Quality education and access to appropriate learning tools for the blind still remain a far-fetched dream in India. The Inclusive Education Programme attempts to break this cycle. Sightsavers is equipping blind students in government schools with free assistive devices, audio books and learning material in braille. Besides, the programme imparts training for teachers and support staff in order to enhance learning outcomes of children.

blind, visually impaired, education, health, inclusion

Sightsavers are working towards improving the learning outcomes of blind children across government schools.

“The Social Inclusion Programme empowers the visually impaired to be able to lead an independent and fulfilling life. We help them to earn their daily bread by conducting skill development sessions and offering vocational training. We also work with the government to implement changes at the policy level for better inclusive practices,” Jatin notes. 

All these initiatives have their presence across the states of Chhattisgarh, Madhya Pradesh, West Bengal, Odisha, Rajasthan, Uttar Pradesh, Bihar, and Jharkhand.

Also read: Visually impaired players get the ball rolling at the National Blind Football Tournament

A far-reaching impact

The initiatives offered by Sightsavers have reached millions of blind people in India, enabling them to lead a healthy and satisfying life. When it comes to providing access to healthcare, in 2018, Sightsavers conducted over 53 lakh eye screenings, 2.46 lakh sight restoration surgeries, and 18.97 lakh refractive corrections, and distributed four lakh pairs of spectacles.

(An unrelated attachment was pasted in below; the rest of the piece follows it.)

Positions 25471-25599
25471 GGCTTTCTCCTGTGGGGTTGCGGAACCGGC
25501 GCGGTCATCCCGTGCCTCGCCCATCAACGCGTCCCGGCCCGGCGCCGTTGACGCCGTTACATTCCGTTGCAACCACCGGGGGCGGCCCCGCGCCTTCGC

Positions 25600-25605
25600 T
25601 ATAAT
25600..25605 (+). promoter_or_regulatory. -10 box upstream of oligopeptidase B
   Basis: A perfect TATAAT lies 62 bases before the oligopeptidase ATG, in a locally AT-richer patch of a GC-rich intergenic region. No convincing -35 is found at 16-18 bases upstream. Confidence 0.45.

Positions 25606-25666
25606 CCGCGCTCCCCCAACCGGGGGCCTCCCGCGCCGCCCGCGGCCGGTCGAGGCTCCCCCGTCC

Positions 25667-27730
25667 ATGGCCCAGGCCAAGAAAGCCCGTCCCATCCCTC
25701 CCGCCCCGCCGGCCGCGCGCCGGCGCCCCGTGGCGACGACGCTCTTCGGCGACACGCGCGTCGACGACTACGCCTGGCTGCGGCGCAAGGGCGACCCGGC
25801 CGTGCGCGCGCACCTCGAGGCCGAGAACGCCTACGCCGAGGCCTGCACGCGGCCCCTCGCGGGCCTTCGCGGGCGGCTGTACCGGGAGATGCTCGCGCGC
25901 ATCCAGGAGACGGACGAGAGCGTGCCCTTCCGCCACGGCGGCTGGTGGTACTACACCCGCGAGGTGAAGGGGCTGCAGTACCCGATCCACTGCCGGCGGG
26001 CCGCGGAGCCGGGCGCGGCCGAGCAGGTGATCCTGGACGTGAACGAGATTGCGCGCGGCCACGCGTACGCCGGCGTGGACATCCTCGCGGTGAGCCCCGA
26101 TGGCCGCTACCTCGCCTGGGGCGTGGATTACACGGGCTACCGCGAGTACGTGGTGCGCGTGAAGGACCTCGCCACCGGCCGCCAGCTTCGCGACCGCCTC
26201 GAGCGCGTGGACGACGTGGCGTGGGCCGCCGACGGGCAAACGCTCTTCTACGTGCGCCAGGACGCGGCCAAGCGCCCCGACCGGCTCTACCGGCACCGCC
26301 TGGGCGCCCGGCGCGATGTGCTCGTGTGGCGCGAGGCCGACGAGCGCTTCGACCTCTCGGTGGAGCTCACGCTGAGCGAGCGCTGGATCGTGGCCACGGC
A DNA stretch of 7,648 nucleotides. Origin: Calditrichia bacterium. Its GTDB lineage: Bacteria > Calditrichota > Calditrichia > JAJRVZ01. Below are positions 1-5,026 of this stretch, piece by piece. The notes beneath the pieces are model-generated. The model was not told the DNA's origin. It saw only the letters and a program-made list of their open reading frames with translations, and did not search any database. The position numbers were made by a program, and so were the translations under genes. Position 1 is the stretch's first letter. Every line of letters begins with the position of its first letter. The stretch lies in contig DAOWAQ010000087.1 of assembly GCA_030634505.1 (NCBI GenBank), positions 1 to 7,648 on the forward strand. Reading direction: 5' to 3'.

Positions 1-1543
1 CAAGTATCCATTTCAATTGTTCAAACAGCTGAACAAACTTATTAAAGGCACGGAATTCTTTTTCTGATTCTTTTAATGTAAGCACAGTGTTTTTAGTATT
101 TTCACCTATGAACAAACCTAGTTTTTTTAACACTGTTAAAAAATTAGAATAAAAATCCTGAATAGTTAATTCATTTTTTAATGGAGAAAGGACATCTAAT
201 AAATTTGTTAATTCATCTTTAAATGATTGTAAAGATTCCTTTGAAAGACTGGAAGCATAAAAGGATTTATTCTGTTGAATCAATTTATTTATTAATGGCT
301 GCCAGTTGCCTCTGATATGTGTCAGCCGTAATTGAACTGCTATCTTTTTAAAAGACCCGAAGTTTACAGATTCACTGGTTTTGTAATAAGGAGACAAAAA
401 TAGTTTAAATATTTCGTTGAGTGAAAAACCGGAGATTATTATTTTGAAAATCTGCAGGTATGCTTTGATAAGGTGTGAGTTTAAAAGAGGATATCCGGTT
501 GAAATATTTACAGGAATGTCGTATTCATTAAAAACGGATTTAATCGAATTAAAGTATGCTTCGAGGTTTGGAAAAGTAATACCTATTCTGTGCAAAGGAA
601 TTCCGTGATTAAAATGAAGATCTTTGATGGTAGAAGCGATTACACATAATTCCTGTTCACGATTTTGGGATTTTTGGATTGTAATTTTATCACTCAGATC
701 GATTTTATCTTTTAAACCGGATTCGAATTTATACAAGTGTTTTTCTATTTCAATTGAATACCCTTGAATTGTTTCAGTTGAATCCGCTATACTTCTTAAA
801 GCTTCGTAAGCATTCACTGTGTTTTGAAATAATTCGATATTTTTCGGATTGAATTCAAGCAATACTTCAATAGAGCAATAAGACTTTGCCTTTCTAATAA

blind, visually impaired, education, health, inclusion

Sightsavers has conducted about 53 lakh eye screenings and distributed 4 lakh pairs of spectacles.

The Inclusive Education Programme has benefitted over 10 lakh blind children across 7,062 schools. Also, around 9,500 teachers have been trained and equipped to teach the blind as part of this initiative.

The organisation has so far trained 4,900 blind persons to enhance their livelihood skills, and has also aided the formation of 1,158 Self Help Groups (SHGs). Sightsavers also organised around 900 eye check-up camps during the course of which 74,800 truck drivers were screened and provided corrections.

blind, visually impaired, education, health, inclusion

9,000 teachers have been trained and equipped to teach the blind as part of the Inclusive Education Programme.